Guest Column | October 26, 2017

5 Antibiotic-Free Alternatives For Food Animals

5 Antibiotic-Free Alternatives For Food Animals

By Arpita Mukherjee, Independent Consultant

When we get sick and need antibiotics, we need a doctor’s prescription and a visit to the pharmacy. Until recently, if you’re a farmer, you could buy those same antibiotics for cattle easily over the counter (OTC) without the need of a prescription. However in late 2016, the FDA declared a voluntary ban on the use of “medically important” antibiotics in livestock for healthy animals or food animals to speed their growth. Since then, the livestock industry — and the food companies they supply livestock products to — has been experiencing a very difficult challenge: create great-tasting and high-quality meat and poultry products at low costs.

To combat the situation, alternatives to antibiotics is rising as an effective part of a comprehensive health management program for the food industry. Several public organizations, including Center for Food Safety, Consumers Union, Food Animals Concerns Trust, Friends of the Earth, Natural Resources Defense Council, and the U.S. Public Interest Research Group Education Fund, have recently called on the largest fast food and fast casual restaurant chains in the U.S. to adopt policies limiting antibiotic use in their supply chains. In order to help consumers make informed choices before purchasing the meat they eat, and encourage the food industry to improve their sourcing policies, the alliance recently published the 2017 Chain Reaction III Report and Scorecard that ranks the U.S.’s 25 largest fast food and fast casual restaurant chains on their antibiotics policies. Hence, with major food chains, such as Subway, Chipotle, Panera, Chick-fil-A, and McDonald’s, now being committed to using antibiotic-free chicken, there is extra pressure on chicken producers to find suitable alternatives to antibiotics for disease prevention and growth promotion.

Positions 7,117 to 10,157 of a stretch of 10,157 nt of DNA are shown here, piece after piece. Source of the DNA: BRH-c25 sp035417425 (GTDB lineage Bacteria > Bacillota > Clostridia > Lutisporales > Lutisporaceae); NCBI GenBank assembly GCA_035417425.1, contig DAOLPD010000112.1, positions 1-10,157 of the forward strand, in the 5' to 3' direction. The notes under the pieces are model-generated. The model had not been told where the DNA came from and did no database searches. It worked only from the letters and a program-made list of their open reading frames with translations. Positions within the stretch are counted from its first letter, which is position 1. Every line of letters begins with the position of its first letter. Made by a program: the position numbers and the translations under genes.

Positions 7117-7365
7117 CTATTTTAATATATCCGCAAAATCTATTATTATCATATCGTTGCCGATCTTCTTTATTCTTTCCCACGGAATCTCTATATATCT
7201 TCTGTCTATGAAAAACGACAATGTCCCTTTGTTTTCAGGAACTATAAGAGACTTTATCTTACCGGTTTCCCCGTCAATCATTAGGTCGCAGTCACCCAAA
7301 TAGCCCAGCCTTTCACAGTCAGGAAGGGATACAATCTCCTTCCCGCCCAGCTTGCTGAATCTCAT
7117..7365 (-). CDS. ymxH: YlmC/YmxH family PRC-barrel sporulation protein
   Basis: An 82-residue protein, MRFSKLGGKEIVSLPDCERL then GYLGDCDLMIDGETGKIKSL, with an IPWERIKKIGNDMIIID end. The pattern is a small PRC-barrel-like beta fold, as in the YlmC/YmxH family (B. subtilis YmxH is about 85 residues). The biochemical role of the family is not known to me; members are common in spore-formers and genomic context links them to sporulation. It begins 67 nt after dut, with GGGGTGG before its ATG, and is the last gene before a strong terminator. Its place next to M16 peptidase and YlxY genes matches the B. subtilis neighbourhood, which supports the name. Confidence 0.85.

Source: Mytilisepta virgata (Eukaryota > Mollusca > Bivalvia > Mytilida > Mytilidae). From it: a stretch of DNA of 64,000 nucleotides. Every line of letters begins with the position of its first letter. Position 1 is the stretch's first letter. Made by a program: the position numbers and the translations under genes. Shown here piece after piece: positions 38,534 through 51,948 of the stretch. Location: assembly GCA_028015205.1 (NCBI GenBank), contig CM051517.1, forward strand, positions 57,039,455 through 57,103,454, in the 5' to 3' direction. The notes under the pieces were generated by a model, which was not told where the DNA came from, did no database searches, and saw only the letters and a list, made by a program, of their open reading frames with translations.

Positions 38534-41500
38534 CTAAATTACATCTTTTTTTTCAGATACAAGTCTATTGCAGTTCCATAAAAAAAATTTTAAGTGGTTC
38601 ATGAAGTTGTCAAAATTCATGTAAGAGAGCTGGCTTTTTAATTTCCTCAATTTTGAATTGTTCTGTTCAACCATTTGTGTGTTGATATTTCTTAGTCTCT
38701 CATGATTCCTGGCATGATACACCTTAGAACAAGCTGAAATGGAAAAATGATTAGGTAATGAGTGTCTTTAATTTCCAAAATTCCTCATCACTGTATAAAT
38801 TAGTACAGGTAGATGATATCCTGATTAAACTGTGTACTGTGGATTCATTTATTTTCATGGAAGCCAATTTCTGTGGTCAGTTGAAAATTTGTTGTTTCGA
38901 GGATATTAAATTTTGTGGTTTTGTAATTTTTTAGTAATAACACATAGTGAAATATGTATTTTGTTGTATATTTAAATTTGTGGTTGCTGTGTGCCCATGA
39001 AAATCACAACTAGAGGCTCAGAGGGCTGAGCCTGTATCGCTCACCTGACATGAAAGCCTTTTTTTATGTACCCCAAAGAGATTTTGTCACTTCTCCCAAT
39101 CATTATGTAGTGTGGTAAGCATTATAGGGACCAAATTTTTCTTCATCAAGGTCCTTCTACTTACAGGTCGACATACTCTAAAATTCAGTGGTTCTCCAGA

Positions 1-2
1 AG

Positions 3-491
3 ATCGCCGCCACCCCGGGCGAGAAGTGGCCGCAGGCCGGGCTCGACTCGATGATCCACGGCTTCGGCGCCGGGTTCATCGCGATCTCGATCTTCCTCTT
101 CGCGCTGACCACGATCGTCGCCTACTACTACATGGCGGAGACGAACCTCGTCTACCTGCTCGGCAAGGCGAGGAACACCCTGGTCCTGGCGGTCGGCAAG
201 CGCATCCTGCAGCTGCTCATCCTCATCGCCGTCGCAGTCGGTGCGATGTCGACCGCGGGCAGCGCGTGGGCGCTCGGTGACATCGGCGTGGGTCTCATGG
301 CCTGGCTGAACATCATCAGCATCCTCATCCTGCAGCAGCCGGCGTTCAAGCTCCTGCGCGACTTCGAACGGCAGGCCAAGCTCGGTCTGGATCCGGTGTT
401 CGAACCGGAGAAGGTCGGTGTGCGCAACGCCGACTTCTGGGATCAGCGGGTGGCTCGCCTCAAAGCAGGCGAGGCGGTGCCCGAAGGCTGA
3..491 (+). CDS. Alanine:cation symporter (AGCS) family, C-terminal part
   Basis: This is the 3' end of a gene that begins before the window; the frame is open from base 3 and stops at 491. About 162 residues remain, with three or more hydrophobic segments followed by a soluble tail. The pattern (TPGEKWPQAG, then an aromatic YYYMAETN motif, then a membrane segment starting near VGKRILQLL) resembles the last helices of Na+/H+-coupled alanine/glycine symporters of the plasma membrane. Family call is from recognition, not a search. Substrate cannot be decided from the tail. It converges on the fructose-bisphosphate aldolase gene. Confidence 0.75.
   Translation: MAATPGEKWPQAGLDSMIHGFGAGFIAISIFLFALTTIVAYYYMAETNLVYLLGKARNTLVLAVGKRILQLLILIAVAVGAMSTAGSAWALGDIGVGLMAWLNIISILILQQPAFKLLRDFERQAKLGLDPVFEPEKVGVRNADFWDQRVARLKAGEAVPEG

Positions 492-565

The use of antibiotics in food production animals was originally intended for treating animals with diseases. As the food industry grew over time, and food manufacturers felt the rising demand of feeding more and more people, they started routinely using antibiotics to promote faster animal growth and to help them survive in crowded, stressful, and unsanitary environments. Prolonged use of and increased levels of antibiotics in the rearing of food animals is fueling a rise in antibiotic resistance — a situation where bacteria are able to evade antibiotics, thus creating antibiotic-resistant “super bugs.”